Money Matters,  Socio-Political

Financial Future of Seniors

The financial future of many seniors depends heavily on the government of the day to have financial laws in place that will protect the consumer. In my post of 17 June 2013 I raised a number of concerns surrounding the Abbott Government’s intention to rollback the Future of Financial Advice (FOFA) laws. I mentioned that these reforms, introduced by Labor, must stay in place as a protective mechanism for consumers. Without strict financial regulations in place many people will receive misguided financial advice that is not in their best interest e.g. Timbercorp Investment Scheme.

Last week a group of Senators after hearing from people affected by the Timbercorp collapse could not, with a good conscience, support the FOFA changes. It was an unprecedented move when Senator Nick Xenophon then spoke on behalf of the group (including Senators Jacqui Lambie and Ricky Muir) stating they would reject the proposed changes. I was pleased to hear this. It is my view that the Government has a responsibility to enact responsible laws. Responsible laws protect people from financial ruin, not the people who make money from others vulnerability.

However great or little your money matters
However great or little your money matters

It often happens when Government’s change, groups or individuals lobby the government for change. In this case the insurance companies, banks and the Financial Planning Association (FPA) lobbied the Federal Government to soften Labor’s FOFA laws. The rules introduced by Labor meant that Financial Planners had to act “in the best interests of their client” and not promote products where the Financial Planner receives a greater incentive to promote ‘insider’ products.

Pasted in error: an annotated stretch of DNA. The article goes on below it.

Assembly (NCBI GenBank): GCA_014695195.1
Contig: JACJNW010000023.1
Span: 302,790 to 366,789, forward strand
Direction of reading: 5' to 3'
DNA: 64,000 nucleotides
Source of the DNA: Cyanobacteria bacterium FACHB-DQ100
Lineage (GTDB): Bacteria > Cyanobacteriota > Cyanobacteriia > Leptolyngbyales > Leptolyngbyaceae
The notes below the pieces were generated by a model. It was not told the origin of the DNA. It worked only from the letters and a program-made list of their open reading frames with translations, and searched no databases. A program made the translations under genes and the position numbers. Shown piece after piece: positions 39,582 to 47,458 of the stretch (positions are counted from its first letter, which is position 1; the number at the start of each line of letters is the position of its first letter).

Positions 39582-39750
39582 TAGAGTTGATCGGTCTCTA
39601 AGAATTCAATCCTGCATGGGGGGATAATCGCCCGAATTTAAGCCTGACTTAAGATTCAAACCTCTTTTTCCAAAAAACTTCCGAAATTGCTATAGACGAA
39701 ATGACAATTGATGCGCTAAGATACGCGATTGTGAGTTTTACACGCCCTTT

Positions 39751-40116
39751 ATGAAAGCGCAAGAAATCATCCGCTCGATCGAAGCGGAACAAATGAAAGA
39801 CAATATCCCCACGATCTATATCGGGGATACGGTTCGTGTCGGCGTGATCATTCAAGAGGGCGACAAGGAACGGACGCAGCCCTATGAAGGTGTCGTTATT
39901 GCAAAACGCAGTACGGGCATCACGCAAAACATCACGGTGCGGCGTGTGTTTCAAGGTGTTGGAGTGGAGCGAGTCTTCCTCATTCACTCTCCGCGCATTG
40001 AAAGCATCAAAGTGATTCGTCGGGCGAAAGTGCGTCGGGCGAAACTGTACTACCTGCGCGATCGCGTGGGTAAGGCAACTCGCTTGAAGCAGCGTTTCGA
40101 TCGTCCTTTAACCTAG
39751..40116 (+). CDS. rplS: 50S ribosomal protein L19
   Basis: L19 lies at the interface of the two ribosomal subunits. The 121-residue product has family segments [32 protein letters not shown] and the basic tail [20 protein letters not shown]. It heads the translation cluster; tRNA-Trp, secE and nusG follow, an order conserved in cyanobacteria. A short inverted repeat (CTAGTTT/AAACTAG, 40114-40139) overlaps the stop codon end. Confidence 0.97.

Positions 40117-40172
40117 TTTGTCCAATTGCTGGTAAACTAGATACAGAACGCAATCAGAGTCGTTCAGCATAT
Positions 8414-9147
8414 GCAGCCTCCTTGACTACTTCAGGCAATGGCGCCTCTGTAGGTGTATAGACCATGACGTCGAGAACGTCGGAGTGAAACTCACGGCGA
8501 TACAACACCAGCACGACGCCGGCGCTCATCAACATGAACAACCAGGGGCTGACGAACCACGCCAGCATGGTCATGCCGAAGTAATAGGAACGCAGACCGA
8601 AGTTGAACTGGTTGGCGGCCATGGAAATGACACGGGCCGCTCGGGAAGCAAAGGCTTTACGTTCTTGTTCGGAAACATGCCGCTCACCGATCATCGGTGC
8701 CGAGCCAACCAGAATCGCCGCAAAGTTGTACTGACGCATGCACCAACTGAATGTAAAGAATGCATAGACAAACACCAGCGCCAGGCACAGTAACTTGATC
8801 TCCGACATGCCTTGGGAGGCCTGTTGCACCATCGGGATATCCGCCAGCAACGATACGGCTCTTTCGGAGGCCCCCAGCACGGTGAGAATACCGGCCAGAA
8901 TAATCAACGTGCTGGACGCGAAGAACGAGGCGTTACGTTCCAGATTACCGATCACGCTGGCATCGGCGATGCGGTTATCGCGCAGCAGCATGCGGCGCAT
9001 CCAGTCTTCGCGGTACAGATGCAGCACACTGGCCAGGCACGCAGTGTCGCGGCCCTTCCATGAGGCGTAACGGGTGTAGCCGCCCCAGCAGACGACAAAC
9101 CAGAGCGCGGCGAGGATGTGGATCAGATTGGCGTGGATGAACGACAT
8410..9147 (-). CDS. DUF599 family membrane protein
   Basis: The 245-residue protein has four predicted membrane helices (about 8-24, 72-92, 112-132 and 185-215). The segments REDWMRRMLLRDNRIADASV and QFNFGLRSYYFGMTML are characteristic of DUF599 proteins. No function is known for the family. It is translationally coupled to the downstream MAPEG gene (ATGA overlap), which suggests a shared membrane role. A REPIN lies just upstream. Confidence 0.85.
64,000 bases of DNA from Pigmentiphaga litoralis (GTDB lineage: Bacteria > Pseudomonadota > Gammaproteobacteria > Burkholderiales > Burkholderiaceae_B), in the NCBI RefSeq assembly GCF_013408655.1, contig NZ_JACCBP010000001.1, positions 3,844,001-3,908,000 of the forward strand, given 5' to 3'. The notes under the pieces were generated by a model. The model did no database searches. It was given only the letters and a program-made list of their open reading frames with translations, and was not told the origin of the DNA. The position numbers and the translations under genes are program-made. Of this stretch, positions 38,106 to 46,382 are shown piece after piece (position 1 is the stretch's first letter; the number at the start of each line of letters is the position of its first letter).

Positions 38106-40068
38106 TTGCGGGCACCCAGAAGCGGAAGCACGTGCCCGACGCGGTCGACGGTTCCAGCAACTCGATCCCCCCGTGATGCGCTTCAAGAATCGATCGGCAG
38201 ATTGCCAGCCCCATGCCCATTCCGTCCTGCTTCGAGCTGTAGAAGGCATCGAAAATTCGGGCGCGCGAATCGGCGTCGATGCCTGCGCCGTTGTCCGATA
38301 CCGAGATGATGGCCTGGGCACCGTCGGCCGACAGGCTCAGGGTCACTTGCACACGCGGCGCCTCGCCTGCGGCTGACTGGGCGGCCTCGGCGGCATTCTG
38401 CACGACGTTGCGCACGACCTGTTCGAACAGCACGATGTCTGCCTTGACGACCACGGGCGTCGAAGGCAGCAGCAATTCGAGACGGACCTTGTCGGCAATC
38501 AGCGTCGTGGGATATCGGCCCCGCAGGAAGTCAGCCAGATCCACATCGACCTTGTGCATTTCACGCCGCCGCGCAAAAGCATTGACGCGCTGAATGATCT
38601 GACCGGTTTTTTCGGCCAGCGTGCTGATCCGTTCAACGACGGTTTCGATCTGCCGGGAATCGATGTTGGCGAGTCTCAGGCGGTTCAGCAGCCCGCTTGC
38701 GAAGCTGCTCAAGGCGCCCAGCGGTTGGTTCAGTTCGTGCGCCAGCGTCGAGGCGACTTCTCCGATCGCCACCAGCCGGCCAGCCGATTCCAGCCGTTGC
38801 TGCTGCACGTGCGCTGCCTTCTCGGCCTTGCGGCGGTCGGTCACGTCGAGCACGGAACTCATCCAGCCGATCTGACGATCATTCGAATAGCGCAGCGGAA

Your money matters, my money matters. Anyone who has any money to invest and is unable to manage it themselves should only engage a person who has an Australian Financial Services Licence (AFSA). The Australian Securities and Investments Commission (ASIC) website holds very informative material that will help. MoneySmart is their website for consumers. You can also give them a call if you can’t find the information you are looking for.

Last Wednesday the Senate passed a motion to disallow the FOFA changes (32-30 vote). There was pandemonium in the Senate as a result. While the Financial Services Council criticised the move, consumers supported the Senate’s move as a great win for customers. Whatever you may think of Senators Jacqui Lambie and Ricky Muir I admire their willingness to stand up and vote for what is right. All investors owe them a debt of gratitude.

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